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By Steve Anderson | April 21, 2007

Perhaps the scariest part of “The Woodchipper Massacre” has absolutely nothing to do with the movie itself. No, you see… this movie was written and directed by a self-described “frustrated sit-com writer”.

And what the frustrated sit-com writer has wrought is a morbid, really-really-low-budget version of “Don’t Tell Mom The Babysitter’s Dead.” Three kids home for the weekend are being taken care of by their marginally insane Aunt Tess who dies about halfway through the movie in an accident with an official Rambo survival hunting knife. Thus, the kids are thrust headlong into a struggle for their own survival… and of course, the disposal of Aunt Tess.

You know… you’d think there’s a limit as to how many times you can hear the word “maggots” in a prayer before dinner, but “The Woodchipper Massacre” manages to prove that theory quite wrong. Surprisingly, “The Woodchipper Massacre” is actually pretty funny, and largely bloodless. For being part of the Camp Films “80s Retro Horror Collection,” there’s really not that much horror going on. In fact, about the only thing separating this from an old episode of “Family Guy” is the police knocking on the front door and calling out “Police, ma’am! Random body search!”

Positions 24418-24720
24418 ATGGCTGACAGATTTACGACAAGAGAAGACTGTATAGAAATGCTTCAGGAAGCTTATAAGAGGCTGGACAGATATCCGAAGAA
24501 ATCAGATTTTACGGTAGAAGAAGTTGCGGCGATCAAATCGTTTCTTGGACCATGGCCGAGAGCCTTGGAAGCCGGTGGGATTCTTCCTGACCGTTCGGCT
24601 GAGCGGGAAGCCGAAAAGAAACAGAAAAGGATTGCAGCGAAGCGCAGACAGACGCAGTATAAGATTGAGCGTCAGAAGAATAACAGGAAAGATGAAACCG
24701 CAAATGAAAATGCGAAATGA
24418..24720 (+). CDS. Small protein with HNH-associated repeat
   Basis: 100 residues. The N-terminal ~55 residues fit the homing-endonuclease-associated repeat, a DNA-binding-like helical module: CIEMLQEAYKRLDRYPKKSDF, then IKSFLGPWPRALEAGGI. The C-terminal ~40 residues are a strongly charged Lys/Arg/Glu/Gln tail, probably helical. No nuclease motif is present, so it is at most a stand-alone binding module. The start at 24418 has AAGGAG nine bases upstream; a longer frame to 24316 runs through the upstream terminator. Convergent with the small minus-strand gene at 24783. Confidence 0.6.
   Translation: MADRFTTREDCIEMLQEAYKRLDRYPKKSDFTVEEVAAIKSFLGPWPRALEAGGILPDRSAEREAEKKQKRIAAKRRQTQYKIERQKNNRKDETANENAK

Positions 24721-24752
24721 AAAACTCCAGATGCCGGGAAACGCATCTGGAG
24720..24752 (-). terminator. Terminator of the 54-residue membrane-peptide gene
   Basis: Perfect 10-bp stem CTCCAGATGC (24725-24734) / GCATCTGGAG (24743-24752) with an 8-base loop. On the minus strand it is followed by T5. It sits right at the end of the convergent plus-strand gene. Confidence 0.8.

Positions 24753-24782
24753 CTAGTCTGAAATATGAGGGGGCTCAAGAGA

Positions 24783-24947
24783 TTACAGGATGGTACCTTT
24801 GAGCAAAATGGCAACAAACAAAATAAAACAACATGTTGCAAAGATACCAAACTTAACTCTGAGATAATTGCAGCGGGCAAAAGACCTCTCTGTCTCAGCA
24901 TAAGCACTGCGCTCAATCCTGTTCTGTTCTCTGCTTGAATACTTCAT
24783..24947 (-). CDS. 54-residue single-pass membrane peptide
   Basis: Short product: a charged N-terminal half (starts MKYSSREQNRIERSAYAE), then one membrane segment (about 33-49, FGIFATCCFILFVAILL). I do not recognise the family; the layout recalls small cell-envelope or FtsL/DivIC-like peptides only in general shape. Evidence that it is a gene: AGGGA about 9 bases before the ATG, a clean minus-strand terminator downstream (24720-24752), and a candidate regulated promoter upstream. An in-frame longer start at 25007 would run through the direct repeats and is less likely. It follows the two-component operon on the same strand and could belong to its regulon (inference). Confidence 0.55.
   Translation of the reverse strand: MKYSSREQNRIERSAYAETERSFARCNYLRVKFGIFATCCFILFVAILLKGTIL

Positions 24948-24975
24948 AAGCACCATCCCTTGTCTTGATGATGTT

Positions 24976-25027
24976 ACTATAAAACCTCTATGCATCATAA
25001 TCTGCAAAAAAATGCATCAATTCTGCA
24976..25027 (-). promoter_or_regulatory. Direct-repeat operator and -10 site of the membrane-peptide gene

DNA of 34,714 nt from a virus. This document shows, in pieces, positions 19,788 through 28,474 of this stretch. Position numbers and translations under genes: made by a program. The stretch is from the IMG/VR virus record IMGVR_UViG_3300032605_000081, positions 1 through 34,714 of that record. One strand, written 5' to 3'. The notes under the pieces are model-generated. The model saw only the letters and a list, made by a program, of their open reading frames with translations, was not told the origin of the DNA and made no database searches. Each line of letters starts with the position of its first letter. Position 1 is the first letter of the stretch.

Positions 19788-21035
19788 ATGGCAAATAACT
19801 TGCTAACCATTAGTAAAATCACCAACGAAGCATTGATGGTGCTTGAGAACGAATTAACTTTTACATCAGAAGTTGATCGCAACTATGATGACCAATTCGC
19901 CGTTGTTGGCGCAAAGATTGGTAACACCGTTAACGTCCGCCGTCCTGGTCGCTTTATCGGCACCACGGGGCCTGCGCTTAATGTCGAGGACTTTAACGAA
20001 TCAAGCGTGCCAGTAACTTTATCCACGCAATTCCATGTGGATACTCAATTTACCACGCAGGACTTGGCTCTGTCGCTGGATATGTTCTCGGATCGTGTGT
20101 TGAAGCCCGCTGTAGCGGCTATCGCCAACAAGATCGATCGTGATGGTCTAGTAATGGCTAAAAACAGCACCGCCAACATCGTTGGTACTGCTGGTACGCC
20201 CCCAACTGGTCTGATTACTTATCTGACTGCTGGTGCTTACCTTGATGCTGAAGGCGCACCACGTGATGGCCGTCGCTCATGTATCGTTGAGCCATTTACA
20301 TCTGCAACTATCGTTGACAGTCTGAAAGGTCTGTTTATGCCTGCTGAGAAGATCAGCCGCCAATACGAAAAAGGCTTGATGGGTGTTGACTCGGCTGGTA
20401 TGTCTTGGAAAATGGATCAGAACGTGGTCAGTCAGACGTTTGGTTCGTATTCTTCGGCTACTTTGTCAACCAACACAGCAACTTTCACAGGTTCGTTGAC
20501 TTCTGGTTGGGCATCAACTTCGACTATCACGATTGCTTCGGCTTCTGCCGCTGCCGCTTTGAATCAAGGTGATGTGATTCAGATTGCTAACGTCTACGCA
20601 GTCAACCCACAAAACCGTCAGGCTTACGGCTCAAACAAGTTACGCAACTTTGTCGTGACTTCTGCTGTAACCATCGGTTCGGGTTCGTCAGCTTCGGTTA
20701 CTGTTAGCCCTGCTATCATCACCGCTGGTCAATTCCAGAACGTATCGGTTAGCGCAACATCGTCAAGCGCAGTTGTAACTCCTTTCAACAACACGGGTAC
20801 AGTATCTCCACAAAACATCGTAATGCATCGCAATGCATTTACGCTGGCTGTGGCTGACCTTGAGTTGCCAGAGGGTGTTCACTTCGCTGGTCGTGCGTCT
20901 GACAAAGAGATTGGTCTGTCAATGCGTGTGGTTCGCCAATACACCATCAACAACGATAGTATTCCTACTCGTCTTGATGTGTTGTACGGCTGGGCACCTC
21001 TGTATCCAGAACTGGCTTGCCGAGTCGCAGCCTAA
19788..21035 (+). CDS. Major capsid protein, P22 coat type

There may not be much in the way of horror here, but instead there’s comedy like no tomorrow, especially from the genius playing Aunt Tess. Aunt Tess can, with a straight face, describe how today’s children can “rape and pillage and kill and lie and steal.” You know, back when I was a kid in the sleepy little town I grew up in, raping and pillaging was a pretty full Saturday night. Especially if we tacked on the lying and killing! So instead, we’d just go to the movies.

But anyway, there is a whole heaping lot of fun to be had in “The Woodchipper Massacre.” Ignore for a minute the profoundly low production values–the hissing in the dialogue track, the fact that they shot with cars driving by, the fact that you often can’t hear dialogue over background noise–ignore all of that. Because the story lying underneath is surprisingly good, and often a laugh riot.

All in all, the spawn of a frustrated sit-com writer turned out to be surprisingly good. Like an episode of “Leave it to Beaver” gone horribly, horribly wrong, “The Woodchipper Massacre” was short on massacre, long on woodchipper, and packed with laughs.

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